While the Mastercrafted Spear and the Wyvern Scale Shield wrecked havok through a grotesque meta, Sihil held court over them all. The king of the artifacts, some would say. Supported by an arsenal of spears, foul ales, damage spells and potions, Sihil surgically devoured any offering placed in its destructive path. Again, vastly out-valuing the removal played in the game, artifact swarm choked Gwent from the Ranked ladder to the casual meta. When left unchecked, this dandy of a sword would chew through the battlefield and celebrate a last-say victory. For those with particularly dark souls, Sihil has backed up by Caretaker which brought the fun right back from the dead.
Sihil went through the standard rounds of provision adjustments, eventually succumbing to the crushing blow that yanked it out of standard meta rotation. What was once an exorbitantly expensive artifact that could fling fury every turn was now reined in to a cooldown count of two. No longer did this card have a chance to deliver some hurt every turn.
The card’s current version has reset the provision cost to a reasonable 11, however this card now requires a full round of ten turns to even approach playability. It has been relegated to a Round 3 impact card that has a ceiling of 15 value. 15 for 11 seems like a dream, but that implies that you lost Round 2, your opponent is giving you a 1-strength unit to kill on turn one, and continues to feed in the exact proper succession. Even with a supporting cast of specialized damage, your Sihil will rarely even clear the 10-point value that an 11-provision card should hopefully grant. It’ll be a long while until someone pulls this sword out of the stone.
#3: Unicorn and Chironex
Squeezing out the maximum value from your cards is a sure-fire way to win rounds of Gwent. Translating your provision cost budget to potential points is a delicate balance of reliable play, and rewarding combos. The Unicorn and Chironex were the poster-horses for juicing as many points as possible out of a reasonable amount of provisions. These two cards have been peanut butter and jelly for a long time, appearing in an outstanding percentage of competitive decks. With play-rates as high as this tandem, the nerf hammer was definitely looming.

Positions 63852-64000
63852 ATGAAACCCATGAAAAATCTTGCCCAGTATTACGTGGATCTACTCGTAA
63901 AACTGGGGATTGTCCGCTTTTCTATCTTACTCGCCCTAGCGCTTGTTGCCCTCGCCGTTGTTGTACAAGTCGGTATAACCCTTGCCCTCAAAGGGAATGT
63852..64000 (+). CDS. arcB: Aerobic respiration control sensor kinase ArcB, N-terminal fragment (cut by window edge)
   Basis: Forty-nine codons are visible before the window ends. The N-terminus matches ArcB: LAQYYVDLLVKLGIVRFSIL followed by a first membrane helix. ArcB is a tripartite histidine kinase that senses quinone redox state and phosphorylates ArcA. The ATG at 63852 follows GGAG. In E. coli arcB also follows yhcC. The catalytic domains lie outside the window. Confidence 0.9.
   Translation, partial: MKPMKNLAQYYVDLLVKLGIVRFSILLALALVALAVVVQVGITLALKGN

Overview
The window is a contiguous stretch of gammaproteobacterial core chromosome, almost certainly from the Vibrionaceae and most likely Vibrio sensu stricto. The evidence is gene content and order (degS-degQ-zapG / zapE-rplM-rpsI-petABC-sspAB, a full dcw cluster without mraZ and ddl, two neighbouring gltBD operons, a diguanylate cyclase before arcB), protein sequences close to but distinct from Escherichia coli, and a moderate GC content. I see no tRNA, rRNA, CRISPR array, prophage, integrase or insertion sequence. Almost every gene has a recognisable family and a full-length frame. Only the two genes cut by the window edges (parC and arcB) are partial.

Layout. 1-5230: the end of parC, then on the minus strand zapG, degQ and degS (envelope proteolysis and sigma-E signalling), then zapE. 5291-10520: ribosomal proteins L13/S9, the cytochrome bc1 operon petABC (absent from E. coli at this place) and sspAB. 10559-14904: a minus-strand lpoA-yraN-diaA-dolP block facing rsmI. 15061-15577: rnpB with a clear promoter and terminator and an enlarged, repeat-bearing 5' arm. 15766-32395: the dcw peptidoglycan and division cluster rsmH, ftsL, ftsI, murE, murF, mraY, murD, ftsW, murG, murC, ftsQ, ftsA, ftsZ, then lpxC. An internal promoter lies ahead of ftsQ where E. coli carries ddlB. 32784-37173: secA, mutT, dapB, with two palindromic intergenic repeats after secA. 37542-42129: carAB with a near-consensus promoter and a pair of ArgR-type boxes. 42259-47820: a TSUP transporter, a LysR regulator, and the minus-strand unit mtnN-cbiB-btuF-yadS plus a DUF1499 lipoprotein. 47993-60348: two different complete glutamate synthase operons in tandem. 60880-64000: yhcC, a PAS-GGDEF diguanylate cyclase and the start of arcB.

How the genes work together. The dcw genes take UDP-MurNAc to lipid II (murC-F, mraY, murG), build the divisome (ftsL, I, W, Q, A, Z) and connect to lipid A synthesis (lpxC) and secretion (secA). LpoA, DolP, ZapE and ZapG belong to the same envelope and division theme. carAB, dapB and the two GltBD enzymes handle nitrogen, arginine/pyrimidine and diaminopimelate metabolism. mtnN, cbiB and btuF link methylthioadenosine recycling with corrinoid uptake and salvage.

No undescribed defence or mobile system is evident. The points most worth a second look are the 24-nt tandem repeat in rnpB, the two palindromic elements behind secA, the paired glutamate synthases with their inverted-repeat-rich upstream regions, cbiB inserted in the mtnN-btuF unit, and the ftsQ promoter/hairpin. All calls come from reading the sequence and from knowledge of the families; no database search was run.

Providing players with their choice of tall removal or significant point protection, they were a safe pick to stretch provision value to the limit. Today, however, the ponies have been put out to pasture. Sitting at a combined provision cost of 18, they individually produce 14 points of potential swing assuming they never get to see each other on the battlefield. Should they have the pleasure of holding hands in battle, the point translation doesn’t quite add up. Topping out at a 17-point ceiling, the risk doesn’t approach the reward. Looking at current bonuses applied to Bonded units, the point value drastically outweighs the provision cost. In the case of Unicorn and Chironex, however, a bad gold card merely gets upgraded to “pretty good”. In today’s control heavy environment, it is even less likely to see one of the horses survive the turn, significantly devaluing this once valiant pair. Perhaps giving them some kind of shield would inspire some more confidence for our horny steeds.
#2: Geralt: Igni